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Postoperative effects of bariatric surgery on heart rate recovery and heart rate variability
Han Su Park, Kyungwon Seo, Hyeon Soo Kim, Sung il Im, Bong Joon Kim, Bu Kyung Kim, Jung Ho Heo
Kosin Med J. 2022;37(2):119-126.   Published online June 27, 2022
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Abstract PDFPubReader   ePub   
Several studies have reported associations between obesity and autonomic dysfunction. However, little research has investigated the effect of bariatric surgery on heart rate recovery (HRR) in the treadmill test and heart rate variability (HRV) in 24-hour Holter monitoring. We investigated the effects of bariatric surgery on HRR and HRV, which are parameters related to autonomic dysfunction.
We retrospectively investigated patients who underwent bariatric surgery in 2019. The treadmill test, 24-hour Holter monitoring, and echocardiography were performed before and 6 months after surgery. We compared the changes in HRR in the treadmill test and HRV parameters such as the time domain and spectral domain in 24-hour Holter monitoring before and after surgery.
Of the 40 patients who underwent bariatric surgery, 25 patients had the treadmill test or 24-hour Holter monitoring both before and after surgery. Body weight and body mass index significantly decreased after surgery (112.86±24.37 kg vs. 89.10±20.26 kg, p<0.001; 39.22±5.69 kg/m2 vs. 31.00±5.09 kg/m2, p<0.001, respectively). HRR significantly increased (n=23; 43.00±20.97 vs. 64.29±18.49, p=0.001). The time domain of HRV parameters increased (n=21; standard deviation of the N-N interval 123.57±28.05 vs. 152.57±39.49, p=0.002 and mean N-N interval 791.57±88.84 vs. 869.05±126.31, p=0.002).
Our data showed that HRR after exercise and HRV during 24-hour Holter monitoring improved after weight reduction with bariatric surgery through improved cardiac autonomic function.
Relation of Various Parameters Used to Estimate Cardiac Vagal Activity and Validity of pNN50 in Anesthetized Humans
Jae Ho Lee, In Young Huh, Jae Min Lee, Hyung Kwan Lee, Il Sang Han, Ho Jun Kang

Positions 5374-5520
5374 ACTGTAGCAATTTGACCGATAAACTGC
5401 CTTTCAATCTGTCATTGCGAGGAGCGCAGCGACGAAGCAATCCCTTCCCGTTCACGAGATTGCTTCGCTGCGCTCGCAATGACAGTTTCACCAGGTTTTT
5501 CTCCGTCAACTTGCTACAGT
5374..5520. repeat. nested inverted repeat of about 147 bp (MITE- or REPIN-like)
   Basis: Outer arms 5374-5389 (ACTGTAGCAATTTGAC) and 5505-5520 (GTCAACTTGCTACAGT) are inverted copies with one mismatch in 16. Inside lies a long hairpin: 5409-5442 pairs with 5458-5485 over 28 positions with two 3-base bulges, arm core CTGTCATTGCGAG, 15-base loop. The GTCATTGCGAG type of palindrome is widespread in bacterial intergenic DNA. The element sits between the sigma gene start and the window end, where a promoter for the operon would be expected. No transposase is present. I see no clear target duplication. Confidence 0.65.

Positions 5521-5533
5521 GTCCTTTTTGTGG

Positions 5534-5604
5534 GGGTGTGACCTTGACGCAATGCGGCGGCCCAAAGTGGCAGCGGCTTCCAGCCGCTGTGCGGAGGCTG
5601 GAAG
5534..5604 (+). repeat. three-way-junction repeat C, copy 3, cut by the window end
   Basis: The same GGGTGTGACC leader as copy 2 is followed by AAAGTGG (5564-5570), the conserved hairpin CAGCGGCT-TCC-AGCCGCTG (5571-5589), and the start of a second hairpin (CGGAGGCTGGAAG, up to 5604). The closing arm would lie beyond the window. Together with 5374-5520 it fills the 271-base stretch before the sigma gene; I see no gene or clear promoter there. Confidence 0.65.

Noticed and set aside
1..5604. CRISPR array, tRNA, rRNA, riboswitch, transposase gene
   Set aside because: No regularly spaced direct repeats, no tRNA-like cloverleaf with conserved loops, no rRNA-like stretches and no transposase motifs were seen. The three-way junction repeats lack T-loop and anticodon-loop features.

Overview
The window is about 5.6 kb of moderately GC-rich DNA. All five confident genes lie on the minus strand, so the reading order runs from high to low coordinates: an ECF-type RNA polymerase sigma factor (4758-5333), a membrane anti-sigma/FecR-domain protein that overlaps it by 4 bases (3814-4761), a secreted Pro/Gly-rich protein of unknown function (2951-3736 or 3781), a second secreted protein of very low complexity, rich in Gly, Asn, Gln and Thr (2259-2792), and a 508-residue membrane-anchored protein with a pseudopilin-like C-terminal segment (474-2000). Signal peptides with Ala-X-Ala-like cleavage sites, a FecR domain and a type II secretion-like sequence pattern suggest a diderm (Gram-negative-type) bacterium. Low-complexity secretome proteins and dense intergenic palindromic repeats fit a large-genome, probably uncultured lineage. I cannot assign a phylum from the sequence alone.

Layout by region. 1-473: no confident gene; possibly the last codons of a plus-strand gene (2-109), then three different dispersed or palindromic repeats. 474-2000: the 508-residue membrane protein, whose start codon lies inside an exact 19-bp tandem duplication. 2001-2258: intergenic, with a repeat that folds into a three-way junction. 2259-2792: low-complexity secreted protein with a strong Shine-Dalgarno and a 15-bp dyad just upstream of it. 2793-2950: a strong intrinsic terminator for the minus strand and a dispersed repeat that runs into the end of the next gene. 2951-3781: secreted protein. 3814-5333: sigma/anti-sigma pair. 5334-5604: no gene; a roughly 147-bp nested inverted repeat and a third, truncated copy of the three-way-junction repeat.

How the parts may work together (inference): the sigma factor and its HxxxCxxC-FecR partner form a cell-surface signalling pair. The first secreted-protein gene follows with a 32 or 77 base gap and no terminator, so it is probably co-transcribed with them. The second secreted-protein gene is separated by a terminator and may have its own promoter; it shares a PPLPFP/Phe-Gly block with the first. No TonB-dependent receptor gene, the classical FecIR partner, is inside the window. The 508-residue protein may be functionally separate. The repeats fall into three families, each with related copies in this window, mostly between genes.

Kosin Med J. 2018;33(3):369-379.   Published online January 19, 2018
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  • 1 Citations
Abstract PDFPubReader   

Analysis of heart rate variability (HRV) has been used as a measure of cardiac autonomic function. According to the pNN50 statistic, the percentage of differences between successive normal RR intervals (RRI) that exceed 50 ms, has been known to reflect cardiac vagal modulation. Relatively little is known about the validity of pNN50 during general anesthesia (GA). Therefore, we evaluated the correlation of pNN50 with other variables such as HF, RMSSD, SD1 of HRV reflecting the vagal tone, and examined the validity of pNN50 in anesthetized patients. Methods: We assessed changes in RRI, pNN50, root mean square of successive differences of RRI (RMSSD), high frequency (HF) and standard deviation 1 (SD1) of Poincaré plots after GA using sevoflurane anesthesia. We also calculated the probability distributions for the family of pNNx statistics (x: 2-50 ms).


All HRV variables were significantly decreased during GA. HF power was not correlated with pNN50 during GA (r = 0.096, P = 0.392). Less than pNN47 was shown to have a correlation with other variables.


These data suggest that pNN50 can not reflect the level of vagal tone during GA.


Citations to this article as recorded by  
  • Comprehensive evaluation of machine learning algorithms for predicting sleep–wake conditions and differentiating between the wake conditions before and after sleep during pregnancy based on heart rate variability
    Xue Li, Chiaki Ono, Noriko Warita, Tomoka Shoji, Takashi Nakagawa, Hitomi Usukura, Zhiqian Yu, Yuta Takahashi, Kei Ichiji, Norihiro Sugita, Natsuko Kobayashi, Saya Kikuchi, Ryoko Kimura, Yumiko Hamaie, Mizuki Hino, Yasuto Kunii, Keiko Murakami, Mami Ishik
    Frontiers in Psychiatry.2023;[Epub]     CrossRef
Case report
Two Cases of Increased Parasympathetic Nerve System in Irritable Bowel Syndrome with Diarrhea as a Predominant Symptom
Eui Kyu Kang, Jong Soon Choi
Kosin Med J. 2013;28(1):49-54.   Published online January 19, 2013
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  • 6 Download
  • 2 Citations
Abstract PDFPubReader   ePub   

The irritable bowel syndrome(IBS) is a chronic functional gastrointestinal disorder, characterized by abdominal pain, bloating and bowel disturbance. The pathophysiology of IBS is very complicated. Recent studies indicate that the most important mechanisms include visceral hypersensitivity, abnormal gut motility, autonomic nervous system(ANS) dysfunction and disorder of regulation of the brain-gut axis. Patients with IBS frequently present impaired autonomic regulation. Heart rate variability(HRV) is an acknowledged tool for estimating autonomic function. We experienced two cases of increased parasympathetic nervous system by HRV in irritable bowel syndrome with diarrhea as a predominant symptom


Citations to this article as recorded by  
  • Sound stimulation using the individual's heart rate to improve the stability and homeostasis of the autonomic nervous system
    Daechang Kim, Nahyeon Kim, Younju Lee, Sungmin Kim, Jiyean Kwon
    Physiological Reports.2023;[Epub]     CrossRef
  • A Study on Resonance Sound Stimulation Using an Individual's Heart Rate to Improve the Stability and Homeostasis of the Autonomic Nervous System
    kim daechang, Seungbong Lee, Jaehoon Jeong, Sung Min Kim
    SSRN Electronic Journal .2022;[Epub]     CrossRef

KMJ : Kosin Medical Journal